Put simply, a dermatologist is a skin expert. He or she diagnoses, treats and prevents skin diseases and cancers.
Nature of the job
Most dermatologists are also trained as skin surgeons. Skin surgery is quick becoming an important part of the practice, especially in western countries with rising cases of skin cancer. So the job is not limited to aesthetic like treating acne or ezcema, it can be expanded to include surgical procedures.
Often being overlooked, dermatology is actually a unique specialty. The skin is not only the largest organ in our human body, it is also out on the appearance and plays a big part in perceptions formed upon us. It has a significant social and psychological impact, and is directly linked to self-esteem, emotional health and social interaction. That said, this role can be immensely rewarding especially when the successful treatments have a positive impact on the patients’ lives, when they regain their health and confidence in life.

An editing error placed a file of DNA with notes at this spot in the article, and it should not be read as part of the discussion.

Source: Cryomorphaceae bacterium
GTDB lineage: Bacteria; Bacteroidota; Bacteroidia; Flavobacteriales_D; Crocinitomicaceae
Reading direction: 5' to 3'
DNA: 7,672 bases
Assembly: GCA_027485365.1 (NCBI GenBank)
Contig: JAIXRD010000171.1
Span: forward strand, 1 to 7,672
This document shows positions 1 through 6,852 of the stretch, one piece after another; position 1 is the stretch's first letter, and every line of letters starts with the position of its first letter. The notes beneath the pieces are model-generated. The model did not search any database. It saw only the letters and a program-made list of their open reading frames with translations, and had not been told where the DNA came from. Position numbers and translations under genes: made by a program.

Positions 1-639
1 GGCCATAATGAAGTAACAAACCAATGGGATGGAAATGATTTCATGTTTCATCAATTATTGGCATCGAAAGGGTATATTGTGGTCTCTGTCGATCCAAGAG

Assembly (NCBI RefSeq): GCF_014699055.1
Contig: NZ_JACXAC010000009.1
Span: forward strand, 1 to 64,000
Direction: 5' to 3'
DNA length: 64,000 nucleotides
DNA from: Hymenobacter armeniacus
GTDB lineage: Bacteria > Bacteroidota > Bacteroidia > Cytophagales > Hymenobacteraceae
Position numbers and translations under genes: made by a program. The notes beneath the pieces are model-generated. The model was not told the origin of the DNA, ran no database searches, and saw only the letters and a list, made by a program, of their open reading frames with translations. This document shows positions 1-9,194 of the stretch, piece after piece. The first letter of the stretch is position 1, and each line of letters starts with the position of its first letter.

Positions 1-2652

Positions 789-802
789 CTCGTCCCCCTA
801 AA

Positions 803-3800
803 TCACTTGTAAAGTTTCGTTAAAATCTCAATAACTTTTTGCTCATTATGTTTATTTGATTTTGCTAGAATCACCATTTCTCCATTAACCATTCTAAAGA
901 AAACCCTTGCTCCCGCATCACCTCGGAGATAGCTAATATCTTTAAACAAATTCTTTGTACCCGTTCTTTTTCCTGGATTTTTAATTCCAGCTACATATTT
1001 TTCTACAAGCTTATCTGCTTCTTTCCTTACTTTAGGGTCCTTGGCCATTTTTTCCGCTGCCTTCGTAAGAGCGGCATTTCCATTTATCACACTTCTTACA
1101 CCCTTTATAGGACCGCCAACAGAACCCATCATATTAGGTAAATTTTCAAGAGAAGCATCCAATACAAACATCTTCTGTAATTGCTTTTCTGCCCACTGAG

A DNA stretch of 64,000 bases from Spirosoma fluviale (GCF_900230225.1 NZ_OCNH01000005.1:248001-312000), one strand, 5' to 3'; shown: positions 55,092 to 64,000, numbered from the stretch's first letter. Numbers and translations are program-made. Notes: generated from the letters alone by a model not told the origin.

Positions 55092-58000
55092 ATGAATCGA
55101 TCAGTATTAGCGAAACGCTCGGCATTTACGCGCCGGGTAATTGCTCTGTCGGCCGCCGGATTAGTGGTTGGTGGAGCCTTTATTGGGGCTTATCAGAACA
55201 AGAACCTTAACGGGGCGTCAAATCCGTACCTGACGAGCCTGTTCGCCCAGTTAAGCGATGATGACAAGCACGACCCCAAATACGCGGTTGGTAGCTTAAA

Within a hospital work setting, a typical day of a dermatologist would involve ward visits, outpatient clinic, and/ or surgical procedures. This is a predominantly outpatient specialty with relatively low on-call commitment. So the working hours can be fairly balanced and flexible.
Career Progress: GP> Dermatologist > Consultant or set up own practice